Polynesian Power

Wisconsin is hoping Salt Lake City East athlete Ula Tolutau is the first of many Polynesian players who bring their abilities and family-style mentality to the Wisconsin program.

With head coach Gary Andersen and five of his assistant coaches having recruiting ties to the state of Utah, Wisconsin made it clear that recruiting that territory, and the Polynesian players in the region, is something the Badgers were going to dabble with going forward.

That decision paid off on Thursday.

Led by the recruiting efforts of defensive line coach Chad Kauha'aha'a, Wisconsin reeled in its first out-of-state commit in the 2014 recruiting class from Salt Lake City (UT) East athlete Ula Tolutau.

Although he is listed as 72nd-best running back in the county by Fox Sports Next, Tolutau – a three-star athlete – projects to grow into either a fullback or a linebacker. The 6-1, 227-pound Tolutau picked Wisconsin over BYU, Utah, Hawaii and Utah State.

"I kind of wanted to go out of state, Wisconsin was always a dream school," said Tolutau. "Coach Andersen just happened to be the coach, so I just pulled the trigger."

In the subsequent weeks after they were hired, both Andersen and Kauha'aha'a said the biggest benefits are the personalities that have made Polynesian players appealing to many programs.

"The one thing about having Polynesian kids in your program — I've been interviewed on this before and I'll stick by it — our kids bring that family atmosphere, that family environment, family always comes first," Kauha'aha'a said previously. "It's unbelievable the way they bring that camaraderie, that 'I've-got-your-back' feel to the team."

Schools that can sell that (family atmosphere) and sell a community are what those guys are looking for, and I think the staff knows how to sell that," added recruiting analyst Jake Worten, who specializes in Hawaii and Utah for Fox Sports. "East is a great high school to get into and you start to build that legacy, I think that's big."

Having tried to build a family atmosphere around the program through spring practices, it's not a surprise to know Andersen believes Polynesian players would be a good fit into his UW program.

"I think they fit Wisconsin football, just like I think they fit the other programs I've been able to be with the last few years," he said. "The toughness, the work ethic, the family, the culture overall revolves around family. That's something that's very important to us at the University of Wisconsin."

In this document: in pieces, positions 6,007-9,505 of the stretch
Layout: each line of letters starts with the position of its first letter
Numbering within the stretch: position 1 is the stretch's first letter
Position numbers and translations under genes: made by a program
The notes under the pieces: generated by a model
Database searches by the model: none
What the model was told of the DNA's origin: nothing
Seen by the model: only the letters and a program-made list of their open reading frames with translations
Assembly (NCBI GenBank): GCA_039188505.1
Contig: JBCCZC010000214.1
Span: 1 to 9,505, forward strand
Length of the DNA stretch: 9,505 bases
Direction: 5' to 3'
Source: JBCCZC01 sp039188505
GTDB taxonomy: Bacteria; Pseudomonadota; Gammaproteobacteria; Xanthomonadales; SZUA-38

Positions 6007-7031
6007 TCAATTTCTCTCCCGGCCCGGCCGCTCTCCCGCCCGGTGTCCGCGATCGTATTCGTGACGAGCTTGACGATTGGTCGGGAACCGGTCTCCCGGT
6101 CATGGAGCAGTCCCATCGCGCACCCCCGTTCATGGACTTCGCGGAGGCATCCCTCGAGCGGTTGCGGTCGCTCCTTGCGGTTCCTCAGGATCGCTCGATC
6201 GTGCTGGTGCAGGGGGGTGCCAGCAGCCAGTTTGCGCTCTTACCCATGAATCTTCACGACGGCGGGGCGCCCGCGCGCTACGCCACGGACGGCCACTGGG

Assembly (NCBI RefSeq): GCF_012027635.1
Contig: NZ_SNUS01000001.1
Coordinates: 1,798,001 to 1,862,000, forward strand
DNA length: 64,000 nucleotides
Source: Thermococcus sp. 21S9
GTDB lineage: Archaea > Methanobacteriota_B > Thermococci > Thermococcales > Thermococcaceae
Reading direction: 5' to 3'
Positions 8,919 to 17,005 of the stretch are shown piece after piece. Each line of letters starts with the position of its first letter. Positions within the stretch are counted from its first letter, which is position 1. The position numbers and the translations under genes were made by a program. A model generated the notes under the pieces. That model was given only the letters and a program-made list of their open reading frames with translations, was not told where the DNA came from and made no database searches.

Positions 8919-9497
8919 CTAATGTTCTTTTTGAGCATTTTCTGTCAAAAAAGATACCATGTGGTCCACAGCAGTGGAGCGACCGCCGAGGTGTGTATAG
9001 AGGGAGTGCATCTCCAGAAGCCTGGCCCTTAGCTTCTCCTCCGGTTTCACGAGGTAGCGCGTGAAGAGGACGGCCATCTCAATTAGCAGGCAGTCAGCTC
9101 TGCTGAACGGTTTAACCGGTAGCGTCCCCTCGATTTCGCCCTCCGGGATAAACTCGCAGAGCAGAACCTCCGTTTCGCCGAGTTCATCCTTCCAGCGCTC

Tolutau will be in the 2014 recruiting class, but likely wouldn't enroll at Wisconsin until 2016 because of the possibility of taking a two-year church mission. Military service and official church missions don't count against a player's five-year eligibility clock, meaning Tolutau will enroll as a mature freshman.

"You come back more of a man than an actual freshman," said Worthen. "He'll be further along in his development."

According to Worthen, Hawaii and Utah have some of the biggest concentration of Polynesian football players on the West Coast and sees a lot of those players that become linemen or linebackers. And while Utah has three Division 1 football programs, Worthen sees the state as a place Wisconsin could make a long-term impact, especially with the coaches UW has on its staff.

"Utah is easy environment to recruit," said Worthen. "Utah is a Pac 12 school, but they are newly established in that. BYU is an independent and that's a little bit different. Utah State is successful, but not on the same level as Wisconsin and the Pac 12. It's really a good region to establish a foothold in. "Utah is the most under-recruited state out West. It produces more talent than any state (in the West) besides California and Arizona. I would not be surprised to see Wisconsin get a foot hold there and hold on to that. It's a school that gives kids a chance to get out but not be far from home." While most of the Polynesian players wind up at schools in the West, Kauha'aha'a believes they would be a good fit at UW.

"I think we fit well anywhere," Kauha'aha'a said. "You've got to get one, so you can bring some other ones up here."

The Badgers got the first one in Tolutau. Judging by the response from other Polynesian players who have been offered by Wisconsin this spring, more are likely on the way.


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